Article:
'Play It, James!' The Success Secret of the Guitarist Who Made Ricky, Elvis, and Emmylou Even Better

Recently by Gary North: 101 Thoughts on America’s Economy

If you Google the phrase, “Play it, James,” the hits will take you to something about James Burton. Elvis made the phrase famous. Here is a classic bit of Elvis nostalgia.

Search for “James Burton” and “YouTube,” and you will have your day’s entertainment in front of you.

In every field, there is always one performer who stands head and shoulders above the pack. In the world of studio sidemen, James Burton is the acknowledged master in country music, country rock, and rock and roll. He has been at it for over 55 years.

I am interested in people who achieve outstanding performances throughout an entire career. I am curious to know what they did to achieve success.

On Saturday, after having given a lecture at a conference, I climbed into my minivan and drove three-and-a-half hours to Nashville. It was Father’s Day Eve, and I intended to have the best Father’s Day ever. I was escorting my wife and daughter, a Nashville resident, to a gathering of the country guitar pickers’ tribe. It was held at the White Horse Saloon. They had come to honor James Burton. I wanted to be there.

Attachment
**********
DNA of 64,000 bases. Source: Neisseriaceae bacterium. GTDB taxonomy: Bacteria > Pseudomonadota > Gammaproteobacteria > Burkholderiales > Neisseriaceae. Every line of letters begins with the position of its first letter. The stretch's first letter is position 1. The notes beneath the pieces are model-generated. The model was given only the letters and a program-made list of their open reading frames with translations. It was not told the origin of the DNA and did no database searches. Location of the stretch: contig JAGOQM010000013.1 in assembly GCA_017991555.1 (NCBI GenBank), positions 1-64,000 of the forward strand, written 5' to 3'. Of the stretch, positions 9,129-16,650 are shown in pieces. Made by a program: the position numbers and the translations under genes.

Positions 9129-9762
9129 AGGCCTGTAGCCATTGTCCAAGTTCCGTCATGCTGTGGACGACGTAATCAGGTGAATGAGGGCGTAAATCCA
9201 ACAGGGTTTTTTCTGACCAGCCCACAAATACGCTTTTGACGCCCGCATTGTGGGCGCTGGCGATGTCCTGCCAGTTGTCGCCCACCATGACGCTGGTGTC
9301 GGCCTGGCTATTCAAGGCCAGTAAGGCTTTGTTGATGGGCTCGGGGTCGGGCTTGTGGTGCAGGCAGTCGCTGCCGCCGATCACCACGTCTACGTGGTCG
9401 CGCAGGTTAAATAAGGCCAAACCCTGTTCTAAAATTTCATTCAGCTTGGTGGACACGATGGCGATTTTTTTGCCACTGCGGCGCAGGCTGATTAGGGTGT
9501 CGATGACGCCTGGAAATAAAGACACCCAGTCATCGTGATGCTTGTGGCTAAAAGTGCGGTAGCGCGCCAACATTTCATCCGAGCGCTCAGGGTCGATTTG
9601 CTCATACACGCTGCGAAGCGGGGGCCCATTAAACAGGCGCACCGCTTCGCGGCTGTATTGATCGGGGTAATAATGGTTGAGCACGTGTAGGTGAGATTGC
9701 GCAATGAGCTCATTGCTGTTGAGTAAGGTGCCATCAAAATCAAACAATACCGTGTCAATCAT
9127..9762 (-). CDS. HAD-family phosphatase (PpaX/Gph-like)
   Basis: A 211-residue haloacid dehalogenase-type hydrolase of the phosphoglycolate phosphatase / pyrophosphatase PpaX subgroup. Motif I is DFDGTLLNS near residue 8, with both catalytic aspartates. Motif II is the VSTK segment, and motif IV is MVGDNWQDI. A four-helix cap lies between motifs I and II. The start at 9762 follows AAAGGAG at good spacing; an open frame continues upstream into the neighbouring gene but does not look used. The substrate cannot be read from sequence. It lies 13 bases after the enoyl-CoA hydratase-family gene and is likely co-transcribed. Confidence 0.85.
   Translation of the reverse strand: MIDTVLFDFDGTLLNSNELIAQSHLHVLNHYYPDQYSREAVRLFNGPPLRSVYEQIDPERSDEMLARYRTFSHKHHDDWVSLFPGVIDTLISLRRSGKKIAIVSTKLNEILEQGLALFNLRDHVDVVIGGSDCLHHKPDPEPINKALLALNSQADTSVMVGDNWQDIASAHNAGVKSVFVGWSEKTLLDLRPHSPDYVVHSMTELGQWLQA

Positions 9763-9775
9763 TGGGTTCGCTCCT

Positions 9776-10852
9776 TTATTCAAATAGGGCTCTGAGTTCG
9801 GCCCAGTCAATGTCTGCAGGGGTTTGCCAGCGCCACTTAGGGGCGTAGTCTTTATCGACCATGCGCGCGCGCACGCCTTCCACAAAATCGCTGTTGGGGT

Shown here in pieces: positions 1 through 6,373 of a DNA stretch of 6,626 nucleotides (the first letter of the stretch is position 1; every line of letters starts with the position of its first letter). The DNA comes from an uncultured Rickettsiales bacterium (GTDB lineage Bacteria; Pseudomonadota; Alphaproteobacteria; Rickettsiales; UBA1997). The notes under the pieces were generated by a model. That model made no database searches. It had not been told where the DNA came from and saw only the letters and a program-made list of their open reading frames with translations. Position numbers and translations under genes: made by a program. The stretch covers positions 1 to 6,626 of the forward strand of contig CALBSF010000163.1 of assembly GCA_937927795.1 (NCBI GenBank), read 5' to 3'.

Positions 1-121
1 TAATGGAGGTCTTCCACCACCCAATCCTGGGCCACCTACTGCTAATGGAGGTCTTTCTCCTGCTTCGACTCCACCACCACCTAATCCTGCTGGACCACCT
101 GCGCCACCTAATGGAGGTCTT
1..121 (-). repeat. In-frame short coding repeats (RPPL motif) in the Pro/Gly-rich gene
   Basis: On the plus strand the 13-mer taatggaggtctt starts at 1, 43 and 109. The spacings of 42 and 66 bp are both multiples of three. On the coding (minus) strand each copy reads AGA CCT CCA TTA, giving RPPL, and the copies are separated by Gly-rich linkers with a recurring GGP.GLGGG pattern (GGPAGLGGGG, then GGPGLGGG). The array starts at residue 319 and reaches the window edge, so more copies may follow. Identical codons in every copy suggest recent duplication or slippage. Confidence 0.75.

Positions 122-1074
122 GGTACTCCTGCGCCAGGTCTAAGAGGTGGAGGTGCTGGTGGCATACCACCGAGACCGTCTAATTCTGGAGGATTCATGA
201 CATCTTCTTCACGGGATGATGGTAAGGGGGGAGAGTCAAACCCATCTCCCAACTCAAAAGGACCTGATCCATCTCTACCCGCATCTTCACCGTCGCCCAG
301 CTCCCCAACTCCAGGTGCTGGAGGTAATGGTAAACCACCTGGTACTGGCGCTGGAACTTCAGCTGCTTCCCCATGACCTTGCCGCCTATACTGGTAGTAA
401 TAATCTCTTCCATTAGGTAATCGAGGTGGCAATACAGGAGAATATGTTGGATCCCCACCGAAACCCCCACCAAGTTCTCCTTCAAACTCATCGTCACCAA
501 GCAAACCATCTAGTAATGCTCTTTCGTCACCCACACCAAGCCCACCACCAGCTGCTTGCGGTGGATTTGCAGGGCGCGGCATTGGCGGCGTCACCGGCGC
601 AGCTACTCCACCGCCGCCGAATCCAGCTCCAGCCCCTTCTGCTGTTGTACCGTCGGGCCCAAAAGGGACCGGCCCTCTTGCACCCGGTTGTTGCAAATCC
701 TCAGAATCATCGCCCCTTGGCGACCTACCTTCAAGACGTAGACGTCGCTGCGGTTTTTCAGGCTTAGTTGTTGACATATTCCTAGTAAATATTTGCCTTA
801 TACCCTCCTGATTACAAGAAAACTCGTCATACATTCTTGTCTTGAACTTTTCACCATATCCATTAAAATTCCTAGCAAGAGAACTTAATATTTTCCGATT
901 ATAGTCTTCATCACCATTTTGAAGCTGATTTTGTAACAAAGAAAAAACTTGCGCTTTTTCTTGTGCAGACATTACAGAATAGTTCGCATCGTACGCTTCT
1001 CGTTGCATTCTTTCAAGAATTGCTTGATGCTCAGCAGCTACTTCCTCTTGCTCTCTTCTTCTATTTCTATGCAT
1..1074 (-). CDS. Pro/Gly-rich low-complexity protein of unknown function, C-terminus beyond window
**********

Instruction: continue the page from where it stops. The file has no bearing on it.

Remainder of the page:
The mayor showed up to be part of the festivities. Emmylou Harris was a walk-on. So was Vince Gill. The affair had been organized my Muriel Anderson, the best country-picking female in the business, and a master of the guitar harp.

James Burton was a teenager in Louisiana in 1955. He was to co-author and played the guitar for Suzie-Q, a classic rock song of the era, one revived by Credence Clearwater Revival a decade later. He wrote the introductory licks that later made it famous when he was 14.

In 1957, the ex-band leader Ozzie Nelson decided to make his son Ricky into an Elvis-like phenomenon. He brought the 18-year-old Burton to Hollywood to serve as the backup for Ricky. Ozzie had it nailed. Ricky Nelson became a phenomenon. But Burton provided the music.

Throughout the 1960s, Burton was the sideman who graced album after album. I remember playing a Hoyt Axton record. Burton had a trademark lick. My new wife, no folk music or country music fan, commented that she hadn’t heard anything quite like it. Neither had anyone else before Burton invented it.

In 1968, Elvis decided to make a comeback. He did so in the Aloha TV show. But he wanted to broaden his performances. He hired Burton, and told him to put together a band. The result was a sensational new career path, remembered most for the Las Vegas shows in 1969 and 1970. Burton toured with Elvis until 1977, when Elvis died.

Read the rest of the article

June 24, 2010

Gary North [send him mail] is the author of Mises on Money. Visit He is also the author of a free 20-volume series, An Economic Commentary on the Bible.

Copyright © 2010 Gary North